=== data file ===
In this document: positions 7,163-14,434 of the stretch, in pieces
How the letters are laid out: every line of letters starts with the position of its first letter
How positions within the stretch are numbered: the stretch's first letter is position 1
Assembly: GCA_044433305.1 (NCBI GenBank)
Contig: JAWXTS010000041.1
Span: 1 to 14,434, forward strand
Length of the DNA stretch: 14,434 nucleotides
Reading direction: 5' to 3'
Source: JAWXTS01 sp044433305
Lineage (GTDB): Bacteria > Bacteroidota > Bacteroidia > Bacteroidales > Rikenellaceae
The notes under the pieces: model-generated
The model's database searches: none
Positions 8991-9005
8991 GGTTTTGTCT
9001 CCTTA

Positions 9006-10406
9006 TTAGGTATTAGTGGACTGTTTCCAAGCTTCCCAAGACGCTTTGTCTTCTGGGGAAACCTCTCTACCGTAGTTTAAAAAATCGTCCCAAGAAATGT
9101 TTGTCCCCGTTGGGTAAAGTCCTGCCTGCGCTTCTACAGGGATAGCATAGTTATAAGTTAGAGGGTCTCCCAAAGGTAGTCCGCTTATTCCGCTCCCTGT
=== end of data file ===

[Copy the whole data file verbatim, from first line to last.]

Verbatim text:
In this document: positions 7,163-14,434 of the stretch, in pieces
How the letters are laid out: every line of letters starts with the position of its first letter
How positions within the stretch are numbered: the stretch's first letter is position 1
Assembly: GCA_044433305.1 (NCBI GenBank)
Contig: JAWXTS010000041.1
Span: 1 to 14,434, forward strand
Length of the DNA stretch: 14,434 nucleotides
Reading direction: 5' to 3'
Source: JAWXTS01 sp044433305
Lineage (GTDB): Bacteria > Bacteroidota > Bacteroidia > Bacteroidales > Rikenellaceae
The notes under the pieces: model-generated
The model's database searches: none
Positions 8991-9005
8991 GGTTTTGTCT
9001 CCTTA

Positions 9006-10406
9006 TTAGGTATTAGTGGACTGTTTCCAAGCTTCCCAAGACGCTTTGTCTTCTGGGGAAACCTCTCTACCGTAGTTTAAAAAATCGTCCCAAGAAATGT
9101 TTGTCCCCGTTGGGTAAAGTCCTGCCTGCGCTTCTACAGGGATAGCATAGTTATAAGTTAGAGGGTCTCCCAAAGGTAGTCCGCTTATTCCGCTCCCTGT